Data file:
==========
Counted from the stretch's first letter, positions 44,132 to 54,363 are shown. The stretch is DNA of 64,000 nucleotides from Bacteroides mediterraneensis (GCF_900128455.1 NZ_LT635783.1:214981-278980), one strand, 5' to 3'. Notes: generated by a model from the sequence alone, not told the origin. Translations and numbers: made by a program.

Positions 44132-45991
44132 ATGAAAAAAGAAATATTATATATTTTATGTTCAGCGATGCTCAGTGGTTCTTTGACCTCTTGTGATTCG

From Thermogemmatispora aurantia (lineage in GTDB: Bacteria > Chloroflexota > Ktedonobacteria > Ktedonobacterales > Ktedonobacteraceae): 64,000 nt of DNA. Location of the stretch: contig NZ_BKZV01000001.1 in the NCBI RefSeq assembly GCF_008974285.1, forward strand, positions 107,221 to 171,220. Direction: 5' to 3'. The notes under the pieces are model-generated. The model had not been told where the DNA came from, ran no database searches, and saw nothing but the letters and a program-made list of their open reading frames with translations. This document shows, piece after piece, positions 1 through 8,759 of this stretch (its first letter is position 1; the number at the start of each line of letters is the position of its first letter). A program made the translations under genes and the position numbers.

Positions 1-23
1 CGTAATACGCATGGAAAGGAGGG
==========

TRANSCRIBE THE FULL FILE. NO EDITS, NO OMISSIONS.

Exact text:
Counted from the stretch's first letter, positions 44,132 to 54,363 are shown. The stretch is DNA of 64,000 nucleotides from Bacteroides mediterraneensis (GCF_900128455.1 NZ_LT635783.1:214981-278980), one strand, 5' to 3'. Notes: generated by a model from the sequence alone, not told the origin. Translations and numbers: made by a program.

Positions 44132-45991
44132 ATGAAAAAAGAAATATTATATATTTTATGTTCAGCGATGCTCAGTGGTTCTTTGACCTCTTGTGATTCG

From Thermogemmatispora aurantia (lineage in GTDB: Bacteria > Chloroflexota > Ktedonobacteria > Ktedonobacterales > Ktedonobacteraceae): 64,000 nt of DNA. Location of the stretch: contig NZ_BKZV01000001.1 in the NCBI RefSeq assembly GCF_008974285.1, forward strand, positions 107,221 to 171,220. Direction: 5' to 3'. The notes under the pieces are model-generated. The model had not been told where the DNA came from, ran no database searches, and saw nothing but the letters and a program-made list of their open reading frames with translations. This document shows, piece after piece, positions 1 through 8,759 of this stretch (its first letter is position 1; the number at the start of each line of letters is the position of its first letter). A program made the translations under genes and the position numbers.

Positions 1-23
1 CGTAATACGCATGGAAAGGAGGG